• Nutritional deficiencies, including inadequate levels of omega-36,8 or vitamin A1,9

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Because there is no single diagnostic test, it may be difficult to determine if your patients are suffering from Dry Eye. You may have to make a determination based only on patient-reported symptoms. Questionnaires (such as those provided by the Dry Eye Epidemiology Project, McMonnies Dry Eye History, and the Ocular Surface Disease Index) can be an effective way of assessing these symptoms.6

Moderate to severe Dry Eye patients may also exhibit objective signs of Dry Eye. Common tests for objective signs can include9:

  • Slit lamp examination—Microscope that allows a detailed evaluation of the
    ocular surface
  • Schirmer’s test—Strips of filter paper held inside the patient’s lid on the surface of the eye to measure ocular moisture. A finding of ≤10 mm of wetting indicates some degree of Dry Eye10
  • Surface staining, such as lissamine green or rose bengal—Colored dyes used to reveal dry spots on the ocular surface
  • Tear film break-up time (TFBUT)—Fluorescein dye strips applied to the eyes to evaluate the amount of time it takes the tear film to vanish from the ocular surface. A TFBUT of ≤10 seconds is evidence of Dry Eye10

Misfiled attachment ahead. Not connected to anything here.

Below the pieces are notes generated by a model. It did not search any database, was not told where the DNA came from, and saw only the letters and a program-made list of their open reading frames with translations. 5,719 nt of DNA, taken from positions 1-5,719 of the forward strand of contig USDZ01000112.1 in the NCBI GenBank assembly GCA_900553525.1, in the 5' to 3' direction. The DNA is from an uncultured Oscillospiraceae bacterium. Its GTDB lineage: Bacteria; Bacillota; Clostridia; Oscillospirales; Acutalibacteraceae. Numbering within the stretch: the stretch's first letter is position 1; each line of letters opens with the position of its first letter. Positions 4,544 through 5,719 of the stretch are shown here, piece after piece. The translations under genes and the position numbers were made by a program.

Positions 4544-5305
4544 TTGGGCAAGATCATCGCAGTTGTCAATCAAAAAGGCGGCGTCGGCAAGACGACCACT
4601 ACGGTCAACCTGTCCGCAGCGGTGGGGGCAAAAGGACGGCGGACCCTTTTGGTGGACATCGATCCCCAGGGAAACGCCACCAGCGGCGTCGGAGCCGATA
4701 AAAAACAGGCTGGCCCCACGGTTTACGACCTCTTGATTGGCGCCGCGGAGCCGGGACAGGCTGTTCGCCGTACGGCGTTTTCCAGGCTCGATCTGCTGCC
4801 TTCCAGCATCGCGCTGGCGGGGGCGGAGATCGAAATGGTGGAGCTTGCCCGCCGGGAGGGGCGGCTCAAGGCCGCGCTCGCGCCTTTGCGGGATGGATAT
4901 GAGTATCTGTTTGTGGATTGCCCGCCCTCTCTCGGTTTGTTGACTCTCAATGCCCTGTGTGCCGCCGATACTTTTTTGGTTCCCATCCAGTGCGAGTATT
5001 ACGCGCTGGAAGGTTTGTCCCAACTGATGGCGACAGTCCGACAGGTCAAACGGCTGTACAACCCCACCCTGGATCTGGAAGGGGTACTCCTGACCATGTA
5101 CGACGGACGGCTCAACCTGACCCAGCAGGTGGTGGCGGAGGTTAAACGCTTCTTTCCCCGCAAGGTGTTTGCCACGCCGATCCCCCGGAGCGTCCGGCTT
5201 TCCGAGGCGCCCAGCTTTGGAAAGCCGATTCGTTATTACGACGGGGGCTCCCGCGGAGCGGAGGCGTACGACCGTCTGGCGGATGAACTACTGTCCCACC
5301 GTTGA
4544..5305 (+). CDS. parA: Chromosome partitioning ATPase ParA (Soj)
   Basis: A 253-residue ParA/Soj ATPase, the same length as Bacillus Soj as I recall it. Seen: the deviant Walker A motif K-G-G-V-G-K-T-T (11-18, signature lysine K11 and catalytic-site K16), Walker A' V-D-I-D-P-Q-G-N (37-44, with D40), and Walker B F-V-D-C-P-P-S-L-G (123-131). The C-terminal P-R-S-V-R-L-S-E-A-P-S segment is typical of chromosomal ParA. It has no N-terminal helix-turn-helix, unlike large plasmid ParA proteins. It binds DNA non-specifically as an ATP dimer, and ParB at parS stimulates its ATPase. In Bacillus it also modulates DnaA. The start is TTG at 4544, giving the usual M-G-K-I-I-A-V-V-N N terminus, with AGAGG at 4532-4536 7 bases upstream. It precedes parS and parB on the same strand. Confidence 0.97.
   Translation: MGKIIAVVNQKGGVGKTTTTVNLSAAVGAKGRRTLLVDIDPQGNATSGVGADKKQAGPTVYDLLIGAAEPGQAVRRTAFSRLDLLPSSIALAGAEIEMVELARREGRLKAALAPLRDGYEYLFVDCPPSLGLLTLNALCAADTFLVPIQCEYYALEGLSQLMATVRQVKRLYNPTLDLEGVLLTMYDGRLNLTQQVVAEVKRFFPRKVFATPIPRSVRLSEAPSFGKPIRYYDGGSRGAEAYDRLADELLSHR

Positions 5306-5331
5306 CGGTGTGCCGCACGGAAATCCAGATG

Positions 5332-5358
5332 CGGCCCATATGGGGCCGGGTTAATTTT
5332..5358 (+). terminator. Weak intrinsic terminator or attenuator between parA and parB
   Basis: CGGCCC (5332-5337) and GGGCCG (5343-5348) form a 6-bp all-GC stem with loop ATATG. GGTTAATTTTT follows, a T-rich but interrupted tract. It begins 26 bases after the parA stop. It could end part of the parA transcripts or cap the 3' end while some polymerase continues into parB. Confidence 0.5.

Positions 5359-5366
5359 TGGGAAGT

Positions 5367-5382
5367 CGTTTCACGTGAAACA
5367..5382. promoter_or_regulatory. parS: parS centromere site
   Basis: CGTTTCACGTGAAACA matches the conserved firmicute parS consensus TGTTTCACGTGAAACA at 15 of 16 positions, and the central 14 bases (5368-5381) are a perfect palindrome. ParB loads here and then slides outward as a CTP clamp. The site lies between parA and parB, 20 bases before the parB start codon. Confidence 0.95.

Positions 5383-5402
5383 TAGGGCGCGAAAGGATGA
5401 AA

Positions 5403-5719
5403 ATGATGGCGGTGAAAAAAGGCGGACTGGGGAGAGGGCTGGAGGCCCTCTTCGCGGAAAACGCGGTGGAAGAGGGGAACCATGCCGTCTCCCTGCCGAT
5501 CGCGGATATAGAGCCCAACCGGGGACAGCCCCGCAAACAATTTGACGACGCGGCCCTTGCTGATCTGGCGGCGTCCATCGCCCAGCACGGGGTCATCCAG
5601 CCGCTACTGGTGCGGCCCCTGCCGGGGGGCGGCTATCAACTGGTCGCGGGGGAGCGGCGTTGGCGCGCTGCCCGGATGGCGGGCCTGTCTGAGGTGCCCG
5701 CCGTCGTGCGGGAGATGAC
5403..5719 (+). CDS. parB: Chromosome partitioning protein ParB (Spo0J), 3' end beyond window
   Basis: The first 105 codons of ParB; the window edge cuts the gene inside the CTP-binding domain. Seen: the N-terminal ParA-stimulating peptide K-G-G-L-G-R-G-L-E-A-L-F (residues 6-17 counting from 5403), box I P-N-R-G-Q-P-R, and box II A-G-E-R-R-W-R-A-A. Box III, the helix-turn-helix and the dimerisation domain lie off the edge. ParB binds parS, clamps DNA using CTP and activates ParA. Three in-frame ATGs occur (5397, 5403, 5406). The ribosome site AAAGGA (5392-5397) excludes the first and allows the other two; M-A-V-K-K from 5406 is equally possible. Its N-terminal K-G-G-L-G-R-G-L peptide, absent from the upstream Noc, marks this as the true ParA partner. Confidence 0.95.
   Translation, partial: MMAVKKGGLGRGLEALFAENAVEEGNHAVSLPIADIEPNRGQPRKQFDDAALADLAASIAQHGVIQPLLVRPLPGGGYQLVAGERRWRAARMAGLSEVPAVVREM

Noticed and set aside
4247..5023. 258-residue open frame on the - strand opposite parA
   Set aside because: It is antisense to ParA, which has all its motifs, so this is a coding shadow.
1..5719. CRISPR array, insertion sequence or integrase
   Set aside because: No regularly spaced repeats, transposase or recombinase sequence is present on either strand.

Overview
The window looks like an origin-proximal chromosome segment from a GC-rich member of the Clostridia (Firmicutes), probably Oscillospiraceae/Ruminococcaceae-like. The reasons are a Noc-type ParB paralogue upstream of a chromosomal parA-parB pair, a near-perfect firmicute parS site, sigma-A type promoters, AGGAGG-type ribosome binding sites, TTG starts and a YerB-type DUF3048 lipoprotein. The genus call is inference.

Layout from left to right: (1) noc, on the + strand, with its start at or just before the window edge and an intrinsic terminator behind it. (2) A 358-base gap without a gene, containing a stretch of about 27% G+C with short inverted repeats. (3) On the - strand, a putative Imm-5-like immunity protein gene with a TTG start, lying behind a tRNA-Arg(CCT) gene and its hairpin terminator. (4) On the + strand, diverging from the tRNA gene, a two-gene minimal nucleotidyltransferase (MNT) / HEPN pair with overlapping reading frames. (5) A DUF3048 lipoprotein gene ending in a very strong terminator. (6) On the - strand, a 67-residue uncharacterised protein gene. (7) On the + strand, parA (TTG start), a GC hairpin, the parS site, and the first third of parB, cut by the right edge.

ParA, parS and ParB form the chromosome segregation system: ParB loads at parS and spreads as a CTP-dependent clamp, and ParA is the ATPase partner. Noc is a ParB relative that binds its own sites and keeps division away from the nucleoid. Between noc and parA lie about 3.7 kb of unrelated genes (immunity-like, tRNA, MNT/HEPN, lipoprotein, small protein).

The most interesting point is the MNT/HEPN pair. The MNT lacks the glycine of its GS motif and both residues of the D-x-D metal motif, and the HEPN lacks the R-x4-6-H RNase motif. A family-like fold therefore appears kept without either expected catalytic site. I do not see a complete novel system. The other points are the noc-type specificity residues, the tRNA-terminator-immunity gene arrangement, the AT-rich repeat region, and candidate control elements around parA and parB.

These tests and questionnaires can help to better assess your patient’s individual case and its severity8.

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Indications and Usage

LACRISERT® is indicated in patients with moderate to severe Dry Eye syndromes, including keratoconjunctivitis sicca. LACRISERT® is indicated especially in patients who remain symptomatic after an adequate trial of therapy with artificial tear solutions. LACRISERT® is also indicated for patients with exposure keratitis, decreased corneal sensitivity, and recurrent corneal erosions.

Important Safety Information

LACRISERT® is contraindicated in patients who are hypersensitive to hydroxypropyl cellulose. Instructions for inserting and removing LACRISERT® should be carefully followed. If improperly placed, LACRISERT® may result in corneal abrasion. Because LACRISERT® may cause transient blurred vision, patients should be instructed to exercise caution when driving or operating machinery. Patients should be cautioned against rubbing the eye(s) containing LACRISERT®.